After a recent visit with a client we have assisted for the good part of a decade, one of our owners, George Ramage, shared his thoughts about what opportunities our agency can bring to seniors in Greater Cincinnati and Northern Kentucky.
Just A Kid At Heart
I visited one of our first Home Helpers clients at her nursing home recently. She is 97 years old, almost completely blind and has selective hearing. Her mind is strong. The first day she moved into the nursing home her only complaint was "all the old people.” She was 96 at the time.
We hear that a lot from our clients here at Home Helpers. They don’t see themselves as 97 years old. In their mind, they are still vibrant, still young and strong. They could still dance if they could just get up. There is still hope.
There was a band playing 50’s and 60’s music the day I was with her. We went down, sat in the back row and watched. She couldn’t hear much but she could feel the beat of the music and could tell a difference between an Elvis Presley and Ray Charles song. Her feet tapped to the rhythm. She and her husband raised two children in the same house she grew up in. The only home she knew until she moved. He fought in the war, while she worked in Cincinnati for the war effort. They lived a comfortable, successful life. They enjoyed going to dinner, dancing and were at the Beverly Hills Supper Club the night of the fire. They played with their grandchildren and traveled all over the country after retirement. He passed away nearly 20 years ago after 50 years of marriage. His decline was slow and affected her deeply.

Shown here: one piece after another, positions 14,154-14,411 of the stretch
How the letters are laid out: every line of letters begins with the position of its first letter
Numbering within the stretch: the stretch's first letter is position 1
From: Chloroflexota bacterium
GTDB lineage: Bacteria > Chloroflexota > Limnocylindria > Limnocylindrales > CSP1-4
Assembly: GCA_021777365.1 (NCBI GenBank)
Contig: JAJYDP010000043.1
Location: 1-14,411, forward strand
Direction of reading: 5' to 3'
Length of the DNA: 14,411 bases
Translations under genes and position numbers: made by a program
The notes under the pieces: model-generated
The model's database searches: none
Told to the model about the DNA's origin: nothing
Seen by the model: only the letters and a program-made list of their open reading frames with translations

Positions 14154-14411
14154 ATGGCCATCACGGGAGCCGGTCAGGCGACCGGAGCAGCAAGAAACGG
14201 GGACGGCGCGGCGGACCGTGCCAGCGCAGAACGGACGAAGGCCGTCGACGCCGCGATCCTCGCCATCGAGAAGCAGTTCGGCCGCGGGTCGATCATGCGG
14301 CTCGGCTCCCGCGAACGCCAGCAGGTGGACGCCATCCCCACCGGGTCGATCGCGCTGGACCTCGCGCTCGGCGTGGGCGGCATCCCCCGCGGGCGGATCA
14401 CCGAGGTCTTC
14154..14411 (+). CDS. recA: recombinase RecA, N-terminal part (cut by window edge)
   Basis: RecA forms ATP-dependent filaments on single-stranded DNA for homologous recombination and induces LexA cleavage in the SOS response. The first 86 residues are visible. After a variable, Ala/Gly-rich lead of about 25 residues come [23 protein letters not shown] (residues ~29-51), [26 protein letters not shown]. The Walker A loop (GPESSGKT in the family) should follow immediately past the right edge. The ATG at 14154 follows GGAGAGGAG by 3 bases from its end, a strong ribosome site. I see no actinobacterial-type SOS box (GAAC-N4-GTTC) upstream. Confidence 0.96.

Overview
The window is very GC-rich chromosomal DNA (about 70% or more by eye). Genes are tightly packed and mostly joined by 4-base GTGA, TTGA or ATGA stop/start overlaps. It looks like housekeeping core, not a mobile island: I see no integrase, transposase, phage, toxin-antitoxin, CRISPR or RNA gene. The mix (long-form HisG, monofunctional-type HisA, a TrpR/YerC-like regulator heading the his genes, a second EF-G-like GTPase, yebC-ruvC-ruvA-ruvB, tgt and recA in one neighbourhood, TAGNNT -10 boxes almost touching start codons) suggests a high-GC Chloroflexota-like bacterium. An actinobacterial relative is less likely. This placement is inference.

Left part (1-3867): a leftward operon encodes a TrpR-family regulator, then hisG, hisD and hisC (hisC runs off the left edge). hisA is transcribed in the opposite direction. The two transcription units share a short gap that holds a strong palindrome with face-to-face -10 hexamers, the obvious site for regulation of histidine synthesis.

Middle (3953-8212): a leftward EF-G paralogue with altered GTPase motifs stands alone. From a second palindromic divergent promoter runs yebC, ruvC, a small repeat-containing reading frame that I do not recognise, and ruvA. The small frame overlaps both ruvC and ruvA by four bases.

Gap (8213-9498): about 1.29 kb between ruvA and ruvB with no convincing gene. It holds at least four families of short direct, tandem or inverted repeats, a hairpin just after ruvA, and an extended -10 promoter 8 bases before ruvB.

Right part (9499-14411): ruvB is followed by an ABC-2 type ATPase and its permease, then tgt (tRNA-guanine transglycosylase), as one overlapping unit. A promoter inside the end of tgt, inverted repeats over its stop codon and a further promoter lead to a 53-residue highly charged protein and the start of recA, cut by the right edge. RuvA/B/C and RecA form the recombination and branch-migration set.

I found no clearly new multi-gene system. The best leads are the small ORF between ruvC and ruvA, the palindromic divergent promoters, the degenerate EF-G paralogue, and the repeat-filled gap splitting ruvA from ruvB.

I watched a lady in the front row. She had been slumped over in her wheelchair when a male aide came and offered his hand to dance. She struggled to stand but she got up. Her eyes and her smile was the reflection of her first dance. She didn’t move much, she didn’t move fast but you could see the girl trapped inside. I later found out she had severe dementia. She won’t remember the dance by the time she sits down. But for those few seconds there was hope.
It reminded me of another client we have. He and his wife attended Reds games, Bengals games and Royals games. His wife passed away several years ago and he can no longer attend sporting events. But he never misses a game on TV. I got to watch a Reds game with him last year. When Joey Votto cranked one into the left field seats to win the game he knew it immediately. The crack of the bat was all he had to hear. His smile, his fist pump, his “Oh Yeah!” could have been a 12 year old at any ball park in the country. While Votto rounded the bases and the crowd went nuts his eyes, his smile was that of a 12 year old. “I got to get to the ballpark and see him” he said. His hope was contagious.
After the band finished I wheeled her back to her room. Her smile brightened, her eyes drifted back to the 1940’s and her toes tapped to the beat. “My husband and I used to love to dance to the big bands. You should have seen me. I hope my leg gets better the next time that band is here. Oh you should have seen us.” I just did.
Seniors, whether dealing with dementia, or the aging process in general all have the ability to hope. It can be fleeting or it can carry them through the tough times over many years. They want to go outside and work in the garden or go to a game. They want to communicate with loved ones, meet new people and share their experiences. They want to read, study and learn.
When family is not around, Home Helpers of Greater Cincinnati and Northern Kentucky provides those opportunities.
We see all of our clients as they see themselves. They have meant so much to their families, our community, and our country. They have experienced the Great Depression and World Wars. They deserve our respect, the chance to feel young and the capacity to hope. Call us, tell us your life story. The more we know the better we can apply our expertise to your situation. We want to be a source of information for our clients and our community so call as often as you need at (513)754-1182. We look forward to hearing from you!